Medical devices come in all shapes, sizes, and functionalities, and they can be lifesavers to people with certain conditions. Often, medical devices remain inside the body to prevent a debilitating condition from developing or worsening. With regulatory processes becoming less strict, however, dangerous products are making their way into the market. When these defective medical devices fail, the consequences can be devastating.
Such was the case for a Georgia woman who nearly died due to a defective filter. The patient had an IVC filter placed in her bloodstream to prevent blood clots; years later, she discovered that the device had fractured and debris was clogging her arteries and on its way to her heart. The debris was discovered when she went to the emergency room with arm pain and lightheadedness. Most of the debris was subsequently removed via surgery. However, a piece remains in the artery leading to her lungs. She and more than 3,000 others are suing the maker of the filter, Bard.
Many Devices Exempted from Human Testing
The IVC filter did not have to undergo a clinical trial before it was released. The Food and Drug Administration (FDA) oversees regulation for new and existing medical devices. By law, the agency must make the approval process the least burdensome it can, so many products are only tested on animals or machines before being made available. For some products, this approach makes sense – things like Q-tips and bandages are considered medical devices – but for other, riskier products such as replacement joints and mesh implants, these relatively lax regulations could put patients in danger.
Most medical devices have to go through a pre-market notification phase known as the 501(k) process before being put on the market. This allows new products to bypass the clinical trial phase by demonstrating that they are substantially equivalent to other products that are already available. Essentially, new devices can be made available for use without independently establishing their effectiveness, which can result in substandard products reaching the market.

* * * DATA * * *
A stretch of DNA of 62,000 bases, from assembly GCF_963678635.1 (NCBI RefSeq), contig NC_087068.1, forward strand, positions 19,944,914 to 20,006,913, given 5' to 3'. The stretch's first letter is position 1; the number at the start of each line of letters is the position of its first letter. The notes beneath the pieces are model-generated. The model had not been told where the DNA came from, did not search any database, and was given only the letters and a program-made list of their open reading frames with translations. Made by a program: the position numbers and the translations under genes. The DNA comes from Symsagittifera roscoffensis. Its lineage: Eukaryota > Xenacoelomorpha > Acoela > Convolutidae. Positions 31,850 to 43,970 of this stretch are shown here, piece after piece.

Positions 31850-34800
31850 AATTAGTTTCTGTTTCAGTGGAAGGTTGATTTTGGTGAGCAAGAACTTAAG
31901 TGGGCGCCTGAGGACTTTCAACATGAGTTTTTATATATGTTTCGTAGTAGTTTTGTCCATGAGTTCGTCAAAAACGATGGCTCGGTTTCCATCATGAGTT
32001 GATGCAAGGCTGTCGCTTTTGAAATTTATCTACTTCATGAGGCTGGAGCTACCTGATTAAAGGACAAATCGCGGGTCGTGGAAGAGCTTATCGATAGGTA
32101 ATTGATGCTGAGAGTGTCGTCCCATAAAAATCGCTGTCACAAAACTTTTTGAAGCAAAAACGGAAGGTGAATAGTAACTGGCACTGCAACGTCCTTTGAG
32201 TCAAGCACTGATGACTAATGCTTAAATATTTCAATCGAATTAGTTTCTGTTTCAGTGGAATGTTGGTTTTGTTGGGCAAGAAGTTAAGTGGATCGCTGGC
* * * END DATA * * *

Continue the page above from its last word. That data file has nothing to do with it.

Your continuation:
Some products do not have to go through a premarket notification phase at all. Products that are considered less risky are often exempted from the 501(k) process. As an alternative, the FDA collects data from patients using the devices to determine if there is a safety risk. Medical records may not tell the full story, however, as doctors are not required to report incidents the same way hospitals are, and manufacturers can influence the data relating to their devices. Meanwhile, dozens of patients may be injured or killed before the agency realizes there is an issue.
There are currently more than 190,000 medical devices in use in the U.S., with more being released every day. The first quarter of 2018 saw more new devices approved than any other quarter since 2005. Without thorough regulation, patients may be exposed to defective products that can result in deadly injuries.
If you or a loved one has been harmed by a defective medical device, call the New Jersey medical product liability lawyers at Eichen Crutchlow Zaslow, LLP. Our knowledgeable, experienced lawyers will investigate who is responsible for your injury and determine whether medical malpractice was a factor. We are committed to recovering the maximum compensation for your suffering. With offices conveniently located in Edison, Red Bank, and Toms River, we serve clients throughout New Jersey. Call us today at 732-777-0100 or contact us online for a free consultation with a New Jersey medical product liability lawyer.